If l was working in human resources and put in charge of hiring, I wouldn’t subject job applicants to interviews and personality tests. Instead, I would put them behind the wheel.
Because I believe that a person’s driving style is more revealing than any face-to-face interaction or Myers-Briggs Type Indicator.
On the road, various traffic situations will bring out a person’s true colours.
For instance, a candidate may be all smiles in front of your desk, but in a car, may cut in front of another driver without signalling, speed up to prevent another motorist from changing into his lane, or be over-enthusiastic with his headlights-flashing and honking.
Some aggressiveness can be a positive trait in the workplace, especially if he or she is applying for a sales position, but I definitely wouldn’t want to make body armour part of our office dress code or add a bouncer to my company’s headcount.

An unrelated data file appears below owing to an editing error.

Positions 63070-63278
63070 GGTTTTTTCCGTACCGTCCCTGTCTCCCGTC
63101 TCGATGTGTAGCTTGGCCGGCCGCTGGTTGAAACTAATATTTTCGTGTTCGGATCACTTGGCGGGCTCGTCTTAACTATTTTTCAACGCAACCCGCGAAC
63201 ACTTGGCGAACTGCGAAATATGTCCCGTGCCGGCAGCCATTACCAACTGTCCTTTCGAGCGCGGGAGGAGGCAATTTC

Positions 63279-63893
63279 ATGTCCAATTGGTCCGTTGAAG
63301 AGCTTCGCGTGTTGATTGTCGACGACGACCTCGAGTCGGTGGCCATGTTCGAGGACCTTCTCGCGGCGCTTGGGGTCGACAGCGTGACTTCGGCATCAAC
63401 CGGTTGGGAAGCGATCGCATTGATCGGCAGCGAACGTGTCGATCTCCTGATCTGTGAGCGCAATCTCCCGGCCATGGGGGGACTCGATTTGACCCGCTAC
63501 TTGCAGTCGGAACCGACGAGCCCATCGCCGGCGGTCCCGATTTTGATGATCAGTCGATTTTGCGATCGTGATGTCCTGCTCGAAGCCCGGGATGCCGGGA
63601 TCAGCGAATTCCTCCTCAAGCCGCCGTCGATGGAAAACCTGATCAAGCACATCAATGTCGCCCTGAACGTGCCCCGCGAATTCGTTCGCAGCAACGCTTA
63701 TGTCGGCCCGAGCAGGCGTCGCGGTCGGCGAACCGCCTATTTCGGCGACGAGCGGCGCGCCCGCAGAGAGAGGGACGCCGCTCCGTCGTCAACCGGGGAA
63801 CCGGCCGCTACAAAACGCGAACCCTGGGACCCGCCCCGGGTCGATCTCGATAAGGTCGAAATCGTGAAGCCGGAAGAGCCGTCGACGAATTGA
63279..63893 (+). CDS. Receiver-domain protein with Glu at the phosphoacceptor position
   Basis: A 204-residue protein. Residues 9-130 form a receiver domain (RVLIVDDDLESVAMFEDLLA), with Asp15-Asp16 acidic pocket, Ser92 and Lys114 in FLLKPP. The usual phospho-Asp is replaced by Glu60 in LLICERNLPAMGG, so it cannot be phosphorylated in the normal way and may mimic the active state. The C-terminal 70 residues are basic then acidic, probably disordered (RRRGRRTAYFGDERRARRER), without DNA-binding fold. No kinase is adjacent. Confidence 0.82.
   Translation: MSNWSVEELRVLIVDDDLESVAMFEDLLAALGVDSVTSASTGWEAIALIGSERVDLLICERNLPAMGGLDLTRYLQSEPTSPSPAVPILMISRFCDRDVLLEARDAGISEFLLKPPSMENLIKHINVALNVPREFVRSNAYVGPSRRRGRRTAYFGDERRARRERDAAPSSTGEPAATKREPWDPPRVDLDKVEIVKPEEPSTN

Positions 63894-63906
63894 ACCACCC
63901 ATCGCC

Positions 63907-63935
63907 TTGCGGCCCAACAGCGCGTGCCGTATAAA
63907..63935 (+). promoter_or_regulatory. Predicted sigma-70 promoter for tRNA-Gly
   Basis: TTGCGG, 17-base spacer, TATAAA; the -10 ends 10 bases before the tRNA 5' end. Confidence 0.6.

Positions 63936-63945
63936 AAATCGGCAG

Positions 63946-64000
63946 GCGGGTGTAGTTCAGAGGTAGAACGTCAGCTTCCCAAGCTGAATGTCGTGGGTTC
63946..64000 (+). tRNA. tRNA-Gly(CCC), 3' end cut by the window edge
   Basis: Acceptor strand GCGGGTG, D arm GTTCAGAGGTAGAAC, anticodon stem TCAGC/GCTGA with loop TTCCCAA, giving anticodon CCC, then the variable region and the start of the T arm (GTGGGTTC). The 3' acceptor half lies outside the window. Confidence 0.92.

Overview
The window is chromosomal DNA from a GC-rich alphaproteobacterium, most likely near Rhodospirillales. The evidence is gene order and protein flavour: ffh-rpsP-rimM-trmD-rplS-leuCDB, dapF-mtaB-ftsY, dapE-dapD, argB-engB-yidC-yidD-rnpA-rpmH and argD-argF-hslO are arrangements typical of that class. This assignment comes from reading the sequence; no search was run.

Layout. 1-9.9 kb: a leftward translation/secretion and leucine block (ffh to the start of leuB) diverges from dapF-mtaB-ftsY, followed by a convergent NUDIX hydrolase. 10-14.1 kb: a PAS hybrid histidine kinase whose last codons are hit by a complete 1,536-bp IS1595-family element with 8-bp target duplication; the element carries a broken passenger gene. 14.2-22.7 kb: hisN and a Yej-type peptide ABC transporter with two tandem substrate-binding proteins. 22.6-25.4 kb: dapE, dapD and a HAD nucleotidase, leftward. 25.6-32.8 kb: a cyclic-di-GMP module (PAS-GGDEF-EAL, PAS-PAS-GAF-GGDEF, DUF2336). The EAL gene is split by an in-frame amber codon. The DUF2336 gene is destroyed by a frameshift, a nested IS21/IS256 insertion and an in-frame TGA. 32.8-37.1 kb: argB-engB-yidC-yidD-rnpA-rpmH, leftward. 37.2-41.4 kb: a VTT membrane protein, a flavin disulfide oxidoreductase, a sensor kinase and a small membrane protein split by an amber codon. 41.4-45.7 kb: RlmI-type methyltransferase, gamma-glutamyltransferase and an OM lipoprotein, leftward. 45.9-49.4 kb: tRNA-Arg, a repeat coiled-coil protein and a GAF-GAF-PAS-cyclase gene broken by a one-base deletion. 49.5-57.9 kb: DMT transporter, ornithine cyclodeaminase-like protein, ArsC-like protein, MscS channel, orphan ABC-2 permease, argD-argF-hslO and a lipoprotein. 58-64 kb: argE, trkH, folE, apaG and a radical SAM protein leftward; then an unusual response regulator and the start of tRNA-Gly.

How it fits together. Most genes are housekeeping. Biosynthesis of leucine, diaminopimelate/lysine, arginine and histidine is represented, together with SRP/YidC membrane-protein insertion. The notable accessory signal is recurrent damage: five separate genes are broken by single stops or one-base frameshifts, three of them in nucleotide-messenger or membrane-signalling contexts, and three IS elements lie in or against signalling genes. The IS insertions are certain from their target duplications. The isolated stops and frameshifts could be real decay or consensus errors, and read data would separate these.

Then there are the competitive types who are always trying to overtake other cars in order to get ahead. If I’m not careful, he or she just might attempt to get ahead of me on the corporate ladder.
If a person cannot even make up his mind which lane to follow or which carpark space to take, it’s unlikely that I can entrust the person with decisions of any consequence beyond whether we should be using 0.5 or 0.7 point pens in the office.
While it is important to follow traffic regulations, someone who’s a stickler for rules can also hold the team back, because every now and then, you do need to bend the rules a little to get what you want.
This “driving test” is not foolproof, of course. I know extremely capable people who can lead an entire organisation and do not bat an eyelid addressing a whole boardroom, but put them in the driver’s seat of a car and they become helpless and meek.
Instead of taking charge and barking out orders, they get honked at and even get squeezed out of their road lanes – like my ex-boss, with whom I hitched a ride once and couldn’t have slunk further into the passenger seat with embarrassment.